Underneath is a full carbon fibre sole with titanium cleat hardware, a removable heel pad and a sliver of rubber at the front to protect the carbon sole. Pressure mapping has been used to allow Specialized to remove as much carbon fibre as possible whilst maintaining the desired stiffness levels.
Talking of stiffness, they come with the company’s own stiffness index rating of 13, compared to the 15 of the S-Works 7. If you’re an absolute powerhouse and want maximum power transfer they might not be the best choice but for most people, it’s probably going to be sufficient.
What is this stiffness index and how are the numbers arrived at? Specialized tell us the number is the result of applying a 40kg load to the carbon sole and measuring the deflection. Stiffness index 13 means that there’s between 1.32 and 2.11mm of deflection under this 40kg load. For comparison, the S-Works 7 shoes have a stiffness index of 15 because they have just 0-0.61mm of deflection. The stiffness of the new Exos is also the name as the old S-Works 6 shoes.
If you’re precious about weight the Exos 99 (above) shoes will appeal. They use a lace upper because laces are lighter than buckles, straps and dials, and also back in fashion since Giro helped to popularise them a couple of years ago (I'm a big fan of Giro’s Empire Knit shoe at the moment) but I know not everybody likes them.
The regular Exos pictured here uses a single BOA IP1 dial. It’s not the same as the CNC machined aluminium dials used on the S-Works 7 shoes because of the weight targets, and because of the desire to use a single dial. The dial, attached to the tongue, tensions the single cord across the top of the upper with easy micro adjustments and a pop to release. The central channel is slightly off-set and the tongue has slim padding for extra comfort.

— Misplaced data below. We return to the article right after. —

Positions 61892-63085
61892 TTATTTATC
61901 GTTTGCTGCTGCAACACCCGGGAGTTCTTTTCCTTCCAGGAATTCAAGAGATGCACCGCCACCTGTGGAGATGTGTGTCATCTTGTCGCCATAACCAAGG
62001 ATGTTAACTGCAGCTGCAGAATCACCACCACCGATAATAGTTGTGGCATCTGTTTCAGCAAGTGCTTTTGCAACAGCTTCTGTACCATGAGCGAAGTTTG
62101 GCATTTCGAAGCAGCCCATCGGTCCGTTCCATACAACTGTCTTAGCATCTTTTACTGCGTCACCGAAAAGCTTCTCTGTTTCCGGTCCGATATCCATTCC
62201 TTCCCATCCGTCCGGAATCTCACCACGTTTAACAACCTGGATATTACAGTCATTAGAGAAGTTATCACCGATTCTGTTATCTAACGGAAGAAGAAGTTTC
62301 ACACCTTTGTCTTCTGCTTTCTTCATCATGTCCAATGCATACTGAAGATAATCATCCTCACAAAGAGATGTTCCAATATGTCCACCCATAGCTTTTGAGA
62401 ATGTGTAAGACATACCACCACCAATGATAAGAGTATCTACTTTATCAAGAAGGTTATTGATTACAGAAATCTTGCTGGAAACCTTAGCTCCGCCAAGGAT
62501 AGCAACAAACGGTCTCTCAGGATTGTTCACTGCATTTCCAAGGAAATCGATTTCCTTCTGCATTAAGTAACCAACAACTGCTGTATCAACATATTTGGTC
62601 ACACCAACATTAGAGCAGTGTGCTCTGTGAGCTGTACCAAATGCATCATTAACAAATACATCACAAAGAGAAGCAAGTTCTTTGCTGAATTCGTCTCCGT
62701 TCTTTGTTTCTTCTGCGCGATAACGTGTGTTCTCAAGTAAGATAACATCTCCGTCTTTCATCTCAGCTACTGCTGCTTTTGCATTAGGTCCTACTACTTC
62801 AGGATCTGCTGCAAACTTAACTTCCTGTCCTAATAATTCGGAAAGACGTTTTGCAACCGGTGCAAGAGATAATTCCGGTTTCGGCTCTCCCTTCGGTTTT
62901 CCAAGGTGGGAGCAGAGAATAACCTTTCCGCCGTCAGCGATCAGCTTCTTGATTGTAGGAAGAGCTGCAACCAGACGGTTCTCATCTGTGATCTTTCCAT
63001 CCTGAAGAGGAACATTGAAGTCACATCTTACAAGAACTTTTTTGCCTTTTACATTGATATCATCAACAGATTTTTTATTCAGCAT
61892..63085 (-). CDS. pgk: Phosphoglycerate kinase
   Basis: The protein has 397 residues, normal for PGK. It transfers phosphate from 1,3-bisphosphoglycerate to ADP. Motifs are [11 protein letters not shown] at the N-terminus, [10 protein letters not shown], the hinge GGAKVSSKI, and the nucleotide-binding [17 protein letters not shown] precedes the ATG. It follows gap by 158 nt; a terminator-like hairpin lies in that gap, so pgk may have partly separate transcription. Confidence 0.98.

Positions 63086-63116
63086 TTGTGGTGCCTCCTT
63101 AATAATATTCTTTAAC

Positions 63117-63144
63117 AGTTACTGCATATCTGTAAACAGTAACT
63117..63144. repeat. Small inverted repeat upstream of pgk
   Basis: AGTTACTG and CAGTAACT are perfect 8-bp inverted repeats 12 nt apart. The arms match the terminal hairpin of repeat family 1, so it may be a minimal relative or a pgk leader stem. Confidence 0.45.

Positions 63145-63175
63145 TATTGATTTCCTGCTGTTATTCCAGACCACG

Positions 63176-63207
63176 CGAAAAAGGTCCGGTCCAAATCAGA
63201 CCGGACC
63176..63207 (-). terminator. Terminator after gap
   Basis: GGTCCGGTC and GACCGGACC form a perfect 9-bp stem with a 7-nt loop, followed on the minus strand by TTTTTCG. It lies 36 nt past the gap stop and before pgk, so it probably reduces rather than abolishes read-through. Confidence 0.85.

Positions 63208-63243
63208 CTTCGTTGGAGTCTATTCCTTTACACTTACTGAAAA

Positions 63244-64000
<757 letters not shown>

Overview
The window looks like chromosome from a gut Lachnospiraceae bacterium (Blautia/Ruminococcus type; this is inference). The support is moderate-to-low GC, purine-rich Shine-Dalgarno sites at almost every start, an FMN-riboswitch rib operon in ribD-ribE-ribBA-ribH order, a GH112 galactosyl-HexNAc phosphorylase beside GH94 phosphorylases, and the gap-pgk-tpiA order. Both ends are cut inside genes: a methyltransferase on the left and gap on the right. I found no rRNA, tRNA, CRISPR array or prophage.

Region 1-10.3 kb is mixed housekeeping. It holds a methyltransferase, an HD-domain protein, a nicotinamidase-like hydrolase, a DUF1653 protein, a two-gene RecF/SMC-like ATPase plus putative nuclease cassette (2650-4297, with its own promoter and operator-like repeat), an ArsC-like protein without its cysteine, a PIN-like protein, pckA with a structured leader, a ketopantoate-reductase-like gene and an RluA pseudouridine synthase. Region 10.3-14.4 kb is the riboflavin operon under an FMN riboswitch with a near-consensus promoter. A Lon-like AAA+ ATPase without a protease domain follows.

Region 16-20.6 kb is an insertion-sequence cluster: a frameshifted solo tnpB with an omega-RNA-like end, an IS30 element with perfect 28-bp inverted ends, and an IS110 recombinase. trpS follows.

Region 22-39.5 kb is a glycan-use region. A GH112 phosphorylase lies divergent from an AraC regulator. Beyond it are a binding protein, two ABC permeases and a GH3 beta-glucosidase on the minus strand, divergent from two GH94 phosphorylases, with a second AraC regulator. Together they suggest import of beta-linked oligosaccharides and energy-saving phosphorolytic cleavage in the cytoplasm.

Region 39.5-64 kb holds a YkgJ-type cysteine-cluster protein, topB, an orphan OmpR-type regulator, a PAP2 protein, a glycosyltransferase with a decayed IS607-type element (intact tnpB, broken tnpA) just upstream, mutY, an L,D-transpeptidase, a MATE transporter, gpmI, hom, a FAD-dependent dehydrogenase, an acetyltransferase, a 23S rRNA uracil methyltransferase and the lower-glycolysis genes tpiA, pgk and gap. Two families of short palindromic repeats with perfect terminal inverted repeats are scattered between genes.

The Padlock heel cup on the S-Works 7 shoe was very successful in preventing heel lift, but to drive the weight down the Exos uses a softer more pliable heel cup, with a short tab for easing the shoes onto your feet.
Hold them in your hands and they are beautifully made and stunningly light, I don't think I've ever handled such light shoes. The upper is easy easily deformable in a way regular shoes aren't - you can see a demonstration of that in the video up above. But what are they like to ride? You can read my first ride impressions right here.
So those are the brand new S-Works Exos shoes which are available now in sizes 36 to 49 including half sizes, and a choice of white or black colours. The Exos 99 shoes only come in red and sizes 38 to 49. More at www.specialized.com
David has worked on the road.cc tech team since July 2012. Previously he was editor of Bikemagic.com and before that staff writer at RCUK. He's a seasoned cyclist of all disciplines, from road to mountain biking, touring to cyclo-cross, he only wishes he had time to ride them all. He's mildly competitive, though he'll never admit it, and is a frequent road racer but is too lazy to do really well. He currently resides in the Cotswolds.